(Remarks As Prepared)
Good afternoon, and thank you, Lotti, for that introduction. Before I begin, let me express my appreciation to Mrs. Pollin’s Sister to Sister Foundation, for hosting this luncheon, and for the incredibly important work you are doing to promote women’s cardiovascular health.
Thanks also to the World Bank, for providing this lovely venue. I will note just briefly how important the close cooperation between the World Bank and the United Nations has been to global efforts to achieve the Millennium Development Goals.
And we all should thank the Hungarian and Royal Danish embassies, who prepared this wonderful heart-healthy meal that honors the Sister to Sister is doing to promote women’s cardiovascular health.
Madam Ambassadors, we meet in interesting times. Seismic political transformations are taking place across North Africa and the Middle East. New centers of influence are identifying the principles of their approach to the world in the 21st century. And global public health challenges have become an issue for all countries, large and small, rich and poor.
Given these trends, it is fitting that we are here together on the opening day of the 66th UN General Assembly, where the United States and our partners will work to address these and other pressing challenges. We do so cognizant that in our interconnected world, many of the threats faced by my country are shared by many of the countries represented here today, and vice versa. So, more and more, we find ourselves working across the UN system, to develop common global solutions to shared global challenges.
That includes global health. We long have worked through the World Health Organization, to provide technical support and guidance on responding to infectious disease outbreaks, and pandemic threats. But there is a growing, urgent need for international collaboration to address the global public health emergency posed by non-communicable diseases, including cancer, chronic respiratory diseases, diabetes, and, yes, cardiovascular disease.
NCDs affect every corner of the world, taking millions of lives prematurely each year. In many countries, the response to NCDs will determine whether a country achieves the Millennium Development Goals. So the senior attention the world will devote at next week’s UN high-level meeting on NCDs will provide a much-needed catalyst for action. UN agencies like the WHO, and representatives from civil society and the private sector, will join governments at next week’s high-level meeting, to raise awareness, share best practices, and find ways to strengthen national health systems.
The magnitude and complexity of the challenge demand this public-private partnership. This Administration successfully has employed such models on public health issues both at home and abroad, including, among others, for Secretary Clinton’s cookstoves initiative, which works to reduce respiratory infections caused by inefficient cooking fuels, and First Lady Michelle Obama’s “Let’s Move” program, which combats childhood obesity.
But global health is only one of many areas where the United States views robust engagement across the UN system, as key to achieving shared solutions to common global challenges.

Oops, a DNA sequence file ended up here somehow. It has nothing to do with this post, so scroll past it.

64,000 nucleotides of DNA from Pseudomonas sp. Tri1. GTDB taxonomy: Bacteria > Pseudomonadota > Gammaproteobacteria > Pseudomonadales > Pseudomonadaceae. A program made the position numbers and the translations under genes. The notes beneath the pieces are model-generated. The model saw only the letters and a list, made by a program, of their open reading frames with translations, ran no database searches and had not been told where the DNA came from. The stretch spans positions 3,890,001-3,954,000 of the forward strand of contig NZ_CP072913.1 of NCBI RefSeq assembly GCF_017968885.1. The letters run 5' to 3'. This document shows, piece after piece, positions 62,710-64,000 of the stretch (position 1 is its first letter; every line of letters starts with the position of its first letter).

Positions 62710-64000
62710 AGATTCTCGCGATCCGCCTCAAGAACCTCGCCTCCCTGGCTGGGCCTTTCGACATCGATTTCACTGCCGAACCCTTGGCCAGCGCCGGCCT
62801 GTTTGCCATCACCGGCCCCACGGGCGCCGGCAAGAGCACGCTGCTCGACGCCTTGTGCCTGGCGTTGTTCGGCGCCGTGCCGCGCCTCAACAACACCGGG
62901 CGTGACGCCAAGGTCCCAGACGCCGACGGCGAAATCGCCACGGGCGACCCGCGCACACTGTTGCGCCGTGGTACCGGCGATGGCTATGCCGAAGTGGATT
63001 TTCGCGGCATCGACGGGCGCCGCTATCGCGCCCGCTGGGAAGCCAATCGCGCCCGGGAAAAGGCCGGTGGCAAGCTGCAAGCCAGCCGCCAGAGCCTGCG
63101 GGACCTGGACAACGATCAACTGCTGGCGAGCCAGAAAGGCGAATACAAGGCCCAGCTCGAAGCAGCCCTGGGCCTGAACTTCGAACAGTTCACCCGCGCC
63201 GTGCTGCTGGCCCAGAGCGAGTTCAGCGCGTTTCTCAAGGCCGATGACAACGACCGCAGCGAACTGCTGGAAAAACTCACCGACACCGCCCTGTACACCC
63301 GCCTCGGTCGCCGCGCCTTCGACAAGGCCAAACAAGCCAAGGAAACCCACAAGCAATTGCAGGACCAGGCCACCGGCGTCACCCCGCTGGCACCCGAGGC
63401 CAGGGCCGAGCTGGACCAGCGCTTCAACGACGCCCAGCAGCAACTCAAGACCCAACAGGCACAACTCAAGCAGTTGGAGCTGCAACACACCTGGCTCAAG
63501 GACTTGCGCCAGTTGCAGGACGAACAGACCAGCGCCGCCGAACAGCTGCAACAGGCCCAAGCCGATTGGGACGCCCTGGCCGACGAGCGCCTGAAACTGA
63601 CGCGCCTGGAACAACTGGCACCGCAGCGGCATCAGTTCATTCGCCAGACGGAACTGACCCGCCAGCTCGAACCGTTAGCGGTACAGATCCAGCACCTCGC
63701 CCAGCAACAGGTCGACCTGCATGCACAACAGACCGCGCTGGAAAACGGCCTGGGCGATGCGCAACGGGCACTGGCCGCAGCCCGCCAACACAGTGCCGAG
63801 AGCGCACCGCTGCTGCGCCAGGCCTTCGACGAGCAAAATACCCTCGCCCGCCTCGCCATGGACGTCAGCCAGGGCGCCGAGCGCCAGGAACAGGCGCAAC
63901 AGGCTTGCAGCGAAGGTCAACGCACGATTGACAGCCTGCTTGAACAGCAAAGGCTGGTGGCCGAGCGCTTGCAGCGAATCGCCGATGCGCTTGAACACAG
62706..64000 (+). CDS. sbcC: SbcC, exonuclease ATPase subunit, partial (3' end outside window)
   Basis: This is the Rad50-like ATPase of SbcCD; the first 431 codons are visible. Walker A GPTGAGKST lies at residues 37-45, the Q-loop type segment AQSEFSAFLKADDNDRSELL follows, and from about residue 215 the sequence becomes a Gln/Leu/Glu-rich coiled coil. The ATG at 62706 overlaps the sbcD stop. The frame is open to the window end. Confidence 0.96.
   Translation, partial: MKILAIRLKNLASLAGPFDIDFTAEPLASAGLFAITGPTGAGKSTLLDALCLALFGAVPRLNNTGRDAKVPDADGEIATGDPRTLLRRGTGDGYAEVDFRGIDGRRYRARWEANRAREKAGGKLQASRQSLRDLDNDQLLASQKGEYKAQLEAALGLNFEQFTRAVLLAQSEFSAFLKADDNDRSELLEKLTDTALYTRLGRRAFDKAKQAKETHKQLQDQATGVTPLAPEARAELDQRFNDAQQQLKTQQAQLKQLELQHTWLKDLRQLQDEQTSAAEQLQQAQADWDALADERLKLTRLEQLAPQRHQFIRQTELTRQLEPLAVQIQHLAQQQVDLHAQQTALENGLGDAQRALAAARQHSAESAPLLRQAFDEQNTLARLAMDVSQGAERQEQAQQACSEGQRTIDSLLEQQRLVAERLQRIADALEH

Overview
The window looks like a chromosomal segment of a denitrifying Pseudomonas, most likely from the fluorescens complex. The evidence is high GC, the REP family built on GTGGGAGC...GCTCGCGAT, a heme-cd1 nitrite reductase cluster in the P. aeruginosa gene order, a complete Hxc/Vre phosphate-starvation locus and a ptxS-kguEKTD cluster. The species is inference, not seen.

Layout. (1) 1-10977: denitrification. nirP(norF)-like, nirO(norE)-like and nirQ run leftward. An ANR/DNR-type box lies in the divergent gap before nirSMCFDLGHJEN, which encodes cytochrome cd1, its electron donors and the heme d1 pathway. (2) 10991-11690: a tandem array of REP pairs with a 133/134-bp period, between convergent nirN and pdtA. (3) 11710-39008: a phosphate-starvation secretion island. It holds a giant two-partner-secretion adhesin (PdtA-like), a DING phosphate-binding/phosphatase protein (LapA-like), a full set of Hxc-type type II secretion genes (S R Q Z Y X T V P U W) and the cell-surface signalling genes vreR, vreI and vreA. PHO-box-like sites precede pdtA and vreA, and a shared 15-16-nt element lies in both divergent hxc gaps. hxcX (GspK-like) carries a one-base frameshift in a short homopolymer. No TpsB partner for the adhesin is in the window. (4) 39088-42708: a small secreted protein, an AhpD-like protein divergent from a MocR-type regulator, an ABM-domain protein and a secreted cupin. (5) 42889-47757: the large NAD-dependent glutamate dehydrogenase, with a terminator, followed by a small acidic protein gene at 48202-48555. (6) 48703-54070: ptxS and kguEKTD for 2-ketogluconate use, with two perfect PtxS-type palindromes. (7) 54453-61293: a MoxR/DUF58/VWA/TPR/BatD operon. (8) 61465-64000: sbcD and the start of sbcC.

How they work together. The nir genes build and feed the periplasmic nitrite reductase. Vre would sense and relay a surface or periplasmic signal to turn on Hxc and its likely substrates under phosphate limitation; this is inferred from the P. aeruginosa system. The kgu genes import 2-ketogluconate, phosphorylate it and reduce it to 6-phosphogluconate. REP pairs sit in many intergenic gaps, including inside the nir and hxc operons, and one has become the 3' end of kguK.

Our multilateral engagement also includes efforts to promote universal values. Since joining the Human Rights Council in 2009, we have seen a dramatic improvement in that body’s effectiveness. Focused responses to human rights issues raised by the Arab Awakening, including in Libya, Syria, and Tunisia. Concrete steps to promote worldwide freedom of expression, freedom of assembly, and women’s rights. And more regular and timely action to pressing human rights situations, accompanied by decreased – though still disproportionate and unfair – attention on Israel.
This shift has come about because of the hard work the United States and our partners – including many of your countries – have done to transform the HRC into a body worth of its name. For the United States, that change exemplifies the value of strong multilateral engagement across the UN system.
That value is also clear when we consider the role the UN has played on many of the world’s most difficult challenges to international peace and security. UN peacekeepers help prevent conflict and protect civilians around the globe. Security Council sanctions on Iran have had a significant effect on that regime, including by hampering its efforts to develop nuclear weapons. UN counterterrorism sanctions have isolated terrorists and frozen their assets and those of their supporters. And UN missions in Afghanistan and Iraq work to strengthen democracy and mediate local conflicts.
The Obama Administration knows well that we could not have achieved any of this from the sidelines. So we reject the calls being made from some corners that the United States to step back from our multilateral commitment, to withhold our UN assessments or withdraw from some UN bodies. It is neither in the U.S. interest or the world’s interest for America to step back from our committed multilateral engagement, and we will not cede our global leadership role by restricting our engagement with the United Nations.
As the 66th UN General Assembly opens today, there remains much work to be done, to help the United Nations adapt structures built in 1945, to better address the challenges of 2011, and beyond. The world has changed faster than the United Nations has, and we all face a difficult budget climate. We are pursuing reforms to help make the UN more effective, efficient, and transparent. But if we are to address global health challenges like non-communicable diseases, promote international peace and security, and advance universal values as an alternative to extremism, robust U.S. engagement in the United Nations is more essential than it has ever been.
Once again, thank you to the Sister to Sister Foundation for the work you do every day and for putting together this wonderful event.